iv. A new global governance mechanism is needed to match tightly networked global health governance with
                   financing. We propose a new Global Health Threats Board, to provide systemic oversight in enabling
                   proper and timely resourcing of capacities, and to ensure the most effective use of funds. It should join
                   up the efforts of international bodies, with clearly delineated responsibilities that match their comparative
                   strengths, and ensure the system fully leverages the capabilities of the private sector and non-state actors.

11.	In plugging these four major gaps, we must recognize above all that international support for pandemic PPR is
     fundamentally not about aid, but about investment in global public goods from which all nations benefit.

         a. Every nation rich and poor benefits when every other nation is equipped and resourced to prevent and
            respond quickly to disease outbreaks.

             i. The longer that a part of the world remains without immunity, the greater the scope for new variants of concern
                to emerge, challenging even previously immunized populations. We have already seen new variants of the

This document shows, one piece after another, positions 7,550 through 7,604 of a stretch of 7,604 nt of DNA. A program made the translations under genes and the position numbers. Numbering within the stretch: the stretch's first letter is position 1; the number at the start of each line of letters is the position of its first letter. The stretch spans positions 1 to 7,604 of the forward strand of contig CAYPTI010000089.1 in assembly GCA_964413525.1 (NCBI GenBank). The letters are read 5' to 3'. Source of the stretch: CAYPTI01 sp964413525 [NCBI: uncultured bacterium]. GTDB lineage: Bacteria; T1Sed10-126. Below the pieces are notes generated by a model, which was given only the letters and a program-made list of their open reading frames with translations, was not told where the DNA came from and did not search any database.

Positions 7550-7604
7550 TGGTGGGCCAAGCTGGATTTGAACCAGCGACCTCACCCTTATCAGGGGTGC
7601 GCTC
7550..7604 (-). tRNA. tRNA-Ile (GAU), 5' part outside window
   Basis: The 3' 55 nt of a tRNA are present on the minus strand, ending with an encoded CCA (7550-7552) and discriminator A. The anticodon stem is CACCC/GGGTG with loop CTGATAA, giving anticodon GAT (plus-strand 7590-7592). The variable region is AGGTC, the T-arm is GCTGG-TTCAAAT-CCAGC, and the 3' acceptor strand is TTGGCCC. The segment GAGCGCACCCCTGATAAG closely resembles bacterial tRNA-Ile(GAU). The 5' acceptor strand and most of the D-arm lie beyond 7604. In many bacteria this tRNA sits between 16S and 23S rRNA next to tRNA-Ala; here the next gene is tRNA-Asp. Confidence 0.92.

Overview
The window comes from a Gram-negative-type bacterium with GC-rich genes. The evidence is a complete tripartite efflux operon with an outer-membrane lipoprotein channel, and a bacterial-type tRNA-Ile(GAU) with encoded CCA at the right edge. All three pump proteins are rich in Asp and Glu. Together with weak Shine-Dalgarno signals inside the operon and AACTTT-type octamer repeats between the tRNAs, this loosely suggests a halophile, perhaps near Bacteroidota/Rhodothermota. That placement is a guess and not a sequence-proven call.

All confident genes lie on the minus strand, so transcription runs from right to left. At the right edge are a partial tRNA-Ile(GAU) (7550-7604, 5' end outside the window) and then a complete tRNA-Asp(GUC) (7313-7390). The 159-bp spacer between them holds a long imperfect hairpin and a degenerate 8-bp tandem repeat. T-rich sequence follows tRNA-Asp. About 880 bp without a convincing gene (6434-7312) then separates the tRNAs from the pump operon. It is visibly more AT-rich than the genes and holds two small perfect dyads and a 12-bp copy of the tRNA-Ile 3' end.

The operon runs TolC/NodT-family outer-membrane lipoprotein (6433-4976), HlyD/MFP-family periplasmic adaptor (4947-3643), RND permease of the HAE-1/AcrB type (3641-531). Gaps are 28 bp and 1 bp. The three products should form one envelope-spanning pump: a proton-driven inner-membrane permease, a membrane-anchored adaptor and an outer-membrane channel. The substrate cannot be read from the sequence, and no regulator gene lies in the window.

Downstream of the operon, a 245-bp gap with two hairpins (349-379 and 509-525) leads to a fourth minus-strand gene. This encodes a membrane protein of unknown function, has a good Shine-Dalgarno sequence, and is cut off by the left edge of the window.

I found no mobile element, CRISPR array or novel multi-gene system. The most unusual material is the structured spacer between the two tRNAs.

SARS-CoV-2 pathogen emerging with higher transmissibility and reducing the efficacy of existing vaccines.

12
     As recommended by the IPPPR in its Main Report: “WHO is and should be the lead health organization in the international system, but it cannot do everything…
     WHO should focus on providing strategic direction and analysis, and formulating norms, standards and technical advice to ensure that countries have resilient
     health systems that are prepared with the required response capacities for health emergencies. In the case of emergencies WHO has an important operational
     role to play providing technical advice and support.” It adds in its Institutional Review of the WHO that “WHO´s mandate should be focused on activities
     where it provides true added value, where it makes the most use of its core competencies, and where there is less overlap with the mandate of other actors
     in the busy and crowded global health space.”

                                                                                                                                                               24